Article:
The EC marketing authorisation for simeprevir with PegIFN + RBV is based on a clinical trial programme involving three pivotal Phase 3 studies, with over 1000 patients. The trials, QUEST-1, QUEST-2 and PROMISE, explored the use of simeprevir in combination with PegIFN + RBV in treatment-naïve patients and patients who have relapsed after prior interferon-based treatment. All three studies met their primary endpoints and demonstrated that simeprevir, in combination with PegIFN + RBV, achieves significant sustained virological response rates when compared with PegIFN + RBV alone.
The EC marketing authorisation for the combination of simeprevir and sofosbuvir also contains results from the Phase 2 study, COSMOS, in treatment-naïve patients. This was based upon prior null responder and treatment-naïve patients.
Simeprevir is taken once-daily for 12 weeks, with treatment-naïve and prior-relapser patients receiving pegylated interferon and ribavirin for 24 weeks, and for 48 weeks total by those shown to be prior non-responder patients (including partial and null responders)1. It is generally well tolerated, with the most common adverse events reported in clinical trials (incidence ≥ 5%) including nausea, rash, pruritus, dyspnoea, blood bilirubin increase and photosensitivity reaction.1
In March 2013, simeprevir was approved for the treatment of genotype 1 HCV in Japan, in Canada in September 2013, and the U.S. in November 2013, with the most recent approval occurring in Russia in March 2014. Following the EC marketing authorisation, it is anticipated that simeprevir will be available across a number of European Union countries, in conjunction with reimbursement, in the second half of 2014.
Simeprevir is an NS3/4A protease inhibitor jointly developed by Janssen R&D Ireland and Medivir AB.
Janssen is responsible for the global clinical development of simeprevir and has exclusive, worldwide marketing rights, except in the Nordic countries. Medivir AB retains marketing rights for simeprevir in these countries under the marketing authorisation held by Janssen-Cilag International NV. Simeprevir was approved for the treatment of genotype 1 hepatitis C in September 2013 in Japan, in November 2013 in Canada and the U.S., and in March 2014 in Russia.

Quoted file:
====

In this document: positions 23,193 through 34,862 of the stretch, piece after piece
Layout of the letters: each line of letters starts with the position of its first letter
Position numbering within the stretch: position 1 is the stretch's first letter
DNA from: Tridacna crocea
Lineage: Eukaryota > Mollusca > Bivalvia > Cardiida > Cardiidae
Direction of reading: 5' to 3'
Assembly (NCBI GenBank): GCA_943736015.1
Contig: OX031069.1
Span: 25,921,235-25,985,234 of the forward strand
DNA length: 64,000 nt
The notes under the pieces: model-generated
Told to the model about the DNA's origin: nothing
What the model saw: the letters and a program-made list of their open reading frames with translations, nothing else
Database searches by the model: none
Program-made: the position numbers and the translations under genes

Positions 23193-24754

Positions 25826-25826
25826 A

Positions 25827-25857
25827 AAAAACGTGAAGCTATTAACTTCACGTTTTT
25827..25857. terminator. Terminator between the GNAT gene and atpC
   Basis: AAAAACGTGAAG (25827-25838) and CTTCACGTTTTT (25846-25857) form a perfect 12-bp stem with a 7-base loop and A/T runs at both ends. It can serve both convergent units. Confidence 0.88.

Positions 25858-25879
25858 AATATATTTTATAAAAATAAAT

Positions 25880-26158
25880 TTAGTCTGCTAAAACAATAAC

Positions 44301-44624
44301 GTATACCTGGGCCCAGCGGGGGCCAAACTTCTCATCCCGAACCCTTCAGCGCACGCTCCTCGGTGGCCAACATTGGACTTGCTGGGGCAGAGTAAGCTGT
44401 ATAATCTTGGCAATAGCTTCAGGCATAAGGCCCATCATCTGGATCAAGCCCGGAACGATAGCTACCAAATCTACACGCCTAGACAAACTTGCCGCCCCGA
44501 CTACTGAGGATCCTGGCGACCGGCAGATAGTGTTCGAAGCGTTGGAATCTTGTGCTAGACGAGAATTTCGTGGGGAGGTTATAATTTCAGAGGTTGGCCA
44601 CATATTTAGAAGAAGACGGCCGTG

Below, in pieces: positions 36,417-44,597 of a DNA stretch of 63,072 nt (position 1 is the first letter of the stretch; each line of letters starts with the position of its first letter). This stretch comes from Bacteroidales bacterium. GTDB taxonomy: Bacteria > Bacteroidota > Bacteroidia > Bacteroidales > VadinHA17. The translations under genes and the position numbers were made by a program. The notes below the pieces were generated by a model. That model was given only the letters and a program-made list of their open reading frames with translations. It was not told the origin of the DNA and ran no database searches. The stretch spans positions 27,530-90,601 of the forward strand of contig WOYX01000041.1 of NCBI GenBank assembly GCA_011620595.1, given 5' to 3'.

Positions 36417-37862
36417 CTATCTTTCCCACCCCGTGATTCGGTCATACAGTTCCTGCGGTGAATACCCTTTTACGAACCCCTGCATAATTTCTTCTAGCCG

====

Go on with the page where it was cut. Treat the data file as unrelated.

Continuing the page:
About hepatitis C
HCV is a major global public health concern. It is a serious and complex blood-borne virus which manifests itself through complications of the liver. If left untreated, it can cause significant and potentially fatal damage to the liver including cirrhosis, leading to eventual transplantation. In Europe HCV is a leading cause of liver transplantation.
The World Health Organisation (WHO) and the European Association for the Study of the Liver (EASL) estimate that 150 million people worldwide were chronically infected with HCV in 2011. The virus is responsible for 350,000 deaths globally and 86,000 deaths in the European region each year. As the disease is often asymptomatic in its early stages it can be difficult to diagnose and treat. Up to 90 percent of those with HCV do not clear the virus without treatment and become chronically infected. The WHO estimates that 20 percent of people with HCV will develop cirrhosis and, of those, up to 20 percent may progress to liver cancer. Genotype 1 HCV is the most prevalent form of the virus worldwide and one of the most challenging to treat successfully.